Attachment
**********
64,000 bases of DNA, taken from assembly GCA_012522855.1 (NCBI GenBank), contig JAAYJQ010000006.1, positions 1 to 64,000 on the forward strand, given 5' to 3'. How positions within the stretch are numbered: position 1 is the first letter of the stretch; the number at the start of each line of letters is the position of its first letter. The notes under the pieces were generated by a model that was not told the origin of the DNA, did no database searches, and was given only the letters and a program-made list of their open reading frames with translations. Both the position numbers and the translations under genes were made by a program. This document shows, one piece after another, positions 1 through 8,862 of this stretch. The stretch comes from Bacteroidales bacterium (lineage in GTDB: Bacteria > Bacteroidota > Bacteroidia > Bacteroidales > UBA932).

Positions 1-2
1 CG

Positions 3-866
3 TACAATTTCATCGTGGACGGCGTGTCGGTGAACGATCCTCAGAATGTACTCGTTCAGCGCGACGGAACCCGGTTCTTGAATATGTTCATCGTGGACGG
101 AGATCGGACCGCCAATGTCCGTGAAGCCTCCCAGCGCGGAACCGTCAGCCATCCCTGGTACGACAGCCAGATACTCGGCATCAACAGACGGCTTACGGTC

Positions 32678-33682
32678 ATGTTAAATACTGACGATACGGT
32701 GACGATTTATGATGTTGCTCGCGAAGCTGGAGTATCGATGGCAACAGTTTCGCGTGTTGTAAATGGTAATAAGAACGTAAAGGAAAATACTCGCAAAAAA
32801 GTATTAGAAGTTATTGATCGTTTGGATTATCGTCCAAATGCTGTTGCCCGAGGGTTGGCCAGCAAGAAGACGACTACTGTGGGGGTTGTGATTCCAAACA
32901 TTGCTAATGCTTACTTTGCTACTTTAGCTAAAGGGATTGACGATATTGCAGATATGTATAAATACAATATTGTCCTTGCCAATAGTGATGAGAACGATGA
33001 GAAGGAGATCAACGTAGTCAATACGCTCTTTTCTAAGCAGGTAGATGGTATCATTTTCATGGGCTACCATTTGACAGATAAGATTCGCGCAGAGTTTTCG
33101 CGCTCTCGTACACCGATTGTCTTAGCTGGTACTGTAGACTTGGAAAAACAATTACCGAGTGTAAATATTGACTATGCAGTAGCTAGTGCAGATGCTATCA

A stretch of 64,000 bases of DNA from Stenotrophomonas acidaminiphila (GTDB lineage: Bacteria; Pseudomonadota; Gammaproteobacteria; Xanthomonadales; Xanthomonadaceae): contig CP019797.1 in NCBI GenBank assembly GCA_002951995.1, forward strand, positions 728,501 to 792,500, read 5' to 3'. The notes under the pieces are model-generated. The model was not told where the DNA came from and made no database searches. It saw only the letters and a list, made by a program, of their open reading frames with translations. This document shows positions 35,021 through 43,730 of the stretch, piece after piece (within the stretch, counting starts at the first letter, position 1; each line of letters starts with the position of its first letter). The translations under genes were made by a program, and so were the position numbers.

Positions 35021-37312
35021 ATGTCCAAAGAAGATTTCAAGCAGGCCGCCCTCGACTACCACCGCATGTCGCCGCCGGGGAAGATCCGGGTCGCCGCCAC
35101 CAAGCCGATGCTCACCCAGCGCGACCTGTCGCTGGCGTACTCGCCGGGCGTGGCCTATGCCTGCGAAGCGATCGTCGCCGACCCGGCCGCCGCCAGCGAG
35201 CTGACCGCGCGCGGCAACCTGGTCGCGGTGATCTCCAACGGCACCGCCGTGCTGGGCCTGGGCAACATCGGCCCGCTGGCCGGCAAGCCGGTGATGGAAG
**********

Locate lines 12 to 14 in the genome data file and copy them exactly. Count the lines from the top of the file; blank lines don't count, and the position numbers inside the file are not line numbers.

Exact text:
33001 GAAGGAGATCAACGTAGTCAATACGCTCTTTTCTAAGCAGGTAGATGGTATCATTTTCATGGGCTACCATTTGACAGATAAGATTCGCGCAGAGTTTTCG
33101 CGCTCTCGTACACCGATTGTCTTAGCTGGTACTGTAGACTTGGAAAAACAATTACCGAGTGTAAATATTGACTATGCAGTAGCTAGTGCAGATGCTATCA

A stretch of 64,000 bases of DNA from Stenotrophomonas acidaminiphila (GTDB lineage: Bacteria; Pseudomonadota; Gammaproteobacteria; Xanthomonadales; Xanthomonadaceae): contig CP019797.1 in NCBI GenBank assembly GCA_002951995.1, forward strand, positions 728,501 to 792,500, read 5' to 3'. The notes under the pieces are model-generated. The model was not told where the DNA came from and made no database searches. It saw only the letters and a list, made by a program, of their open reading frames with translations. This document shows positions 35,021 through 43,730 of the stretch, piece after piece (within the stretch, counting starts at the first letter, position 1; each line of letters starts with the position of its first letter). The translations under genes were made by a program, and so were the position numbers.